Re: OT: down with memory protection!
From: Kirk Strauser (kirk_at_strauser.com)
To: firstname.lastname@example.org Date: Thu, 2 Dec 2004 15:38:38 -0600
On Thursday 02 December 2004 09:30, Sam Watkins wrote:
> Current mainstream OSes like Linux implement memory protection primarily
> to prevent buggy or malicious processes trampling on each-others memory
> and memory-mapped devices, or spying on other processes.
No, they don't. Memory protection is generally a free side effect of
virtual memory (not to be confused with "swap"). That is, virtual memory
is the goal, and memory protection is a good thing that comes along with
> All processes could run on a single address space, there would be no need
> for context-switching, pipes could be implemented as shared buffers, and
> processes could send messages to eachother without needing to copy
Congratulations - you've just invented shared memory (see shm*(2) for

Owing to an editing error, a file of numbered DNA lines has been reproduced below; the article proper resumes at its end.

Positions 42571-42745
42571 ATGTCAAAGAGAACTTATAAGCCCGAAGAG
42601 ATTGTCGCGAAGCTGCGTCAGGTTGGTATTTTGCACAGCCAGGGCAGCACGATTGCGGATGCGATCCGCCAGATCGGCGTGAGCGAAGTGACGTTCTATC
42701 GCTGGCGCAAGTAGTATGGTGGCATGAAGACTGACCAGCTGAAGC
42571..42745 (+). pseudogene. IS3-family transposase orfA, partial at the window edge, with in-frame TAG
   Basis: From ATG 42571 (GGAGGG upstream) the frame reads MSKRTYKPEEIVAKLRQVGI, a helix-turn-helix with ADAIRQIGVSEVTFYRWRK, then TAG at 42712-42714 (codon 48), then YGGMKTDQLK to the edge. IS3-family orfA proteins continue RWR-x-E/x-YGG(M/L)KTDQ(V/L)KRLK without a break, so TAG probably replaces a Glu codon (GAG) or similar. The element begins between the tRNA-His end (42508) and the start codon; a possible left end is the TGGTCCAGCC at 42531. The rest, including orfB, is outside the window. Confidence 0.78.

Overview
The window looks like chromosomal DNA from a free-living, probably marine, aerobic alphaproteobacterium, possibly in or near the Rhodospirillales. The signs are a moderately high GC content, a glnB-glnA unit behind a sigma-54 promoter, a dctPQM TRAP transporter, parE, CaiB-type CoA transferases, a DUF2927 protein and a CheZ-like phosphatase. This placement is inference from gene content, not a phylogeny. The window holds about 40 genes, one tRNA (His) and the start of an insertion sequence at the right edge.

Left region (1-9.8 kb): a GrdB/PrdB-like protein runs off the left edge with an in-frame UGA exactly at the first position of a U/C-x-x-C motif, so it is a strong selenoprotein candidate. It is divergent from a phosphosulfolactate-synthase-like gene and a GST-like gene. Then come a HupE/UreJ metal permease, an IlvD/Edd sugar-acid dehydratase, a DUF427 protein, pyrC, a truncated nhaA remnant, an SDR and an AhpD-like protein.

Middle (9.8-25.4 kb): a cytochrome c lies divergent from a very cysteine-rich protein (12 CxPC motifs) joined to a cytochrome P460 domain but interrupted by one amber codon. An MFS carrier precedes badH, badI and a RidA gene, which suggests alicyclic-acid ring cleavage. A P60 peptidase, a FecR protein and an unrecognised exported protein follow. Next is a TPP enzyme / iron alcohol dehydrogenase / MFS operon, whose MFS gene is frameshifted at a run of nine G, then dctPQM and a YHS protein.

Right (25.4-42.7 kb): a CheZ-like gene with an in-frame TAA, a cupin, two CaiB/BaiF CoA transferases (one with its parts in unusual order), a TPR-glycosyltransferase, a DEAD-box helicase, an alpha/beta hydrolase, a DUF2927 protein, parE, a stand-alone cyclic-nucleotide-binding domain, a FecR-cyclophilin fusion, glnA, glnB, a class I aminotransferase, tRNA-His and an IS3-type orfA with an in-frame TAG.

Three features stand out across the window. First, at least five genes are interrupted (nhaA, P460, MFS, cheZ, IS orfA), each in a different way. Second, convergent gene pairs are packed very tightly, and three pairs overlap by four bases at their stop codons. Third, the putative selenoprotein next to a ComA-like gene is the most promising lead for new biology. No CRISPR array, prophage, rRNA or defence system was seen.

details on the Linux syscalls that implement it).
> I think people don't normally use more than 4GB of VM on 32-bit
> computers, at least they won't now that 64 bit CPUs are taking off,
Not even close to correct, actually.
> Programs could call "yield" every now and again,
Get a pre-OS X Macintosh and see how well you like it. Seriously, it's
called cooperative multitasking, and it's generally not well-regarded.
> and the compiler and programmer could be required to prove that the code
> would not loop forever without calling yield.
This is provably impossible. Reference "the halting problem".
> Files could be accessed by partially mapping them to memory.
See "man 2 mmap" for details.
> Anyway, if anyone would comment on any of this vapourware, I'd like to
> hear it - off the list if you think it's too off topic.
Sorry, but your ideas have pretty much already been implemented (and in some
cases discarded). :-/
-- Kirk Strauser
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